Preferably the method comprises injecting a second elastic material as the fluid impermeable material into the cable spaces and allowing the elastic material to set.

BRIEF DESCRIPTION OF THE DRAWINGS

FIG. 1 shows a schematic of an inflatable packer assembly down a borehole;

FIGS. 2 and 3 shows steel cables embedded in an elastic material of an inflatable element;

FIG. 4 shows the path of fluid through an inflatable packer assembly when the inflatable element is damaged; and

FIG. 5 shows the space filled multistrand cables embedded in an elastic material of an inflatable element.

MODE(S) FOR CARRYING OUT THE INVENTION

In FIG. 1 a packer device comprises a support comprising a pair of end washers 1, 2 having a sleeve-shaped inflatable element 3 disposed between them, the inflatable element being circular in section. The packer can be run down an openhole or cased well on wireline, pipe or coiled tubing.

The sleeve-shaped inflatable element 3 is made of composite material comprising steel cables 3.1 as the mechanical reinforcement embedded in a matrix of flexible and elastically deformable material, e.g. an elastomer 3.2. The end portions of the inflatable element are fixed in leaktight manner to the washers 1 and 2 which close the ends of the inflatable element.

Conventional means (not shown) serve firstly to move the packer inside the borehole 4 so as to position it within the zone that is to be closed off and secondly to introduce a fluid, in particular a liquid, under high pressure to the inside of the inflatable element 3 via a channel 5 that is pierced for this purpose through one of the washers.

Fluid (symbolized by arrow Fi) is introduced under high pressure to the inside of the inflatable element 3 via a channel 5 that runs through one of the washers 1. The pressure Pi caused by the introduction of the liquid has the effect of expanding the inflatable element 3 radially outward so that it presses firmly against the inside wall of the borehole 4. This provides the looked for closure. When the pressure Pt above the packer is greater than pressure Pb below the packer and when pressure Pi inside the packer is greater than pressure Pb then the packer will seal the borehole. During the radial expansion, the length of the inflatable element can shorten as the two end washers 1, 2 move towards each other and simultaneously the thickness of the inflatable element can become smaller. The initial diameter of the inflatable element increases and its diameter after inflation is about 1.5× to about 2× the initial diameter.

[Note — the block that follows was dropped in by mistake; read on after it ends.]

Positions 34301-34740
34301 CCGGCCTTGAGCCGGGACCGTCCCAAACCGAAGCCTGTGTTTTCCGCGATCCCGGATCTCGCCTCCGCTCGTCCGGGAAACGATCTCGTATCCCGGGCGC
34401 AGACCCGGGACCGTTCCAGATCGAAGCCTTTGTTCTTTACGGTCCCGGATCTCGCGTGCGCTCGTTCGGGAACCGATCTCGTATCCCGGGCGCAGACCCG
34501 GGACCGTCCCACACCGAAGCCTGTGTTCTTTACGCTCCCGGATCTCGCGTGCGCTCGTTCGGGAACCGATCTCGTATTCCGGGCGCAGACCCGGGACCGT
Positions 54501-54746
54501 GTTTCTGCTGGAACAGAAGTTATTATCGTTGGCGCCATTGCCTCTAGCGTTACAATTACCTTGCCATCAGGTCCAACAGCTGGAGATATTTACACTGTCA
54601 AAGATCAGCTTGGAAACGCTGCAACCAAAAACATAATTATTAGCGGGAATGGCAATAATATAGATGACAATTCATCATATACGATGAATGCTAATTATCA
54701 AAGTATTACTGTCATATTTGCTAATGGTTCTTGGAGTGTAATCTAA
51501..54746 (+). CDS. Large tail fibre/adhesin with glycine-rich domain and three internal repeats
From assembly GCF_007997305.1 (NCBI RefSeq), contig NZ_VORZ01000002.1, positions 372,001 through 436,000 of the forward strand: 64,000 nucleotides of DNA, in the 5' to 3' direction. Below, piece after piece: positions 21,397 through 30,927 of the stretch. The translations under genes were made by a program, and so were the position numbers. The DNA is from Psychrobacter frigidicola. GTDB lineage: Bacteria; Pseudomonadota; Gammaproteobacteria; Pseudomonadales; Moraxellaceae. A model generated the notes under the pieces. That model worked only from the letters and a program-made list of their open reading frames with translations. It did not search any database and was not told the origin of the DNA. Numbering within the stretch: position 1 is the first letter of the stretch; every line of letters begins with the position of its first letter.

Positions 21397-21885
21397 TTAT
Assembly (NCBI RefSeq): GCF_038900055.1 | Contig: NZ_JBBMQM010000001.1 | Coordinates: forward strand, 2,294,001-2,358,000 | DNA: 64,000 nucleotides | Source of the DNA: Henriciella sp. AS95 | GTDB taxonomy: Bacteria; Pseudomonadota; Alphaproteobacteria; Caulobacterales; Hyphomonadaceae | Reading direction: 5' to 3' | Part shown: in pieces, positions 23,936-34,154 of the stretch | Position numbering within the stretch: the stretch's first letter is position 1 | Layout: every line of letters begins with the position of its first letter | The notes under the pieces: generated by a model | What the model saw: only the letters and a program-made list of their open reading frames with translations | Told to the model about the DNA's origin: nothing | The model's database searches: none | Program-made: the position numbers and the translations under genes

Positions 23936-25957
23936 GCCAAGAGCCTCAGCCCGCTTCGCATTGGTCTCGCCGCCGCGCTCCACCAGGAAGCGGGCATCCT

Variants of the packer device (not shown) can also include a central tubular mandrel which carries the end washers, between which the inflatable element is mounted. The inflation fluid is introduced into the mandrel and penetrates into the inside if the inflatable element via radial holes formed through the wall of the mandrel. The end washers are mounted to slide in a leaktight manner on the mandrel so as to adapt to the axial shortening of the inflatable element while it is being inflated.

FIGS. 2 and 3 are cross-sectional views of the inflatable element 3 taken along line 2-2. The wall of the inflatable element is reinforced with multistrand steel cables 3.1 embedded in the elastomer 3.2 material as shown in FIGS. 2 and 3. The cables 3.1 are made of a number of strands 3.11. When the strands 3.11 are bundled together to make the cable, spaces 3.12 occur between the individual strands forming the cable.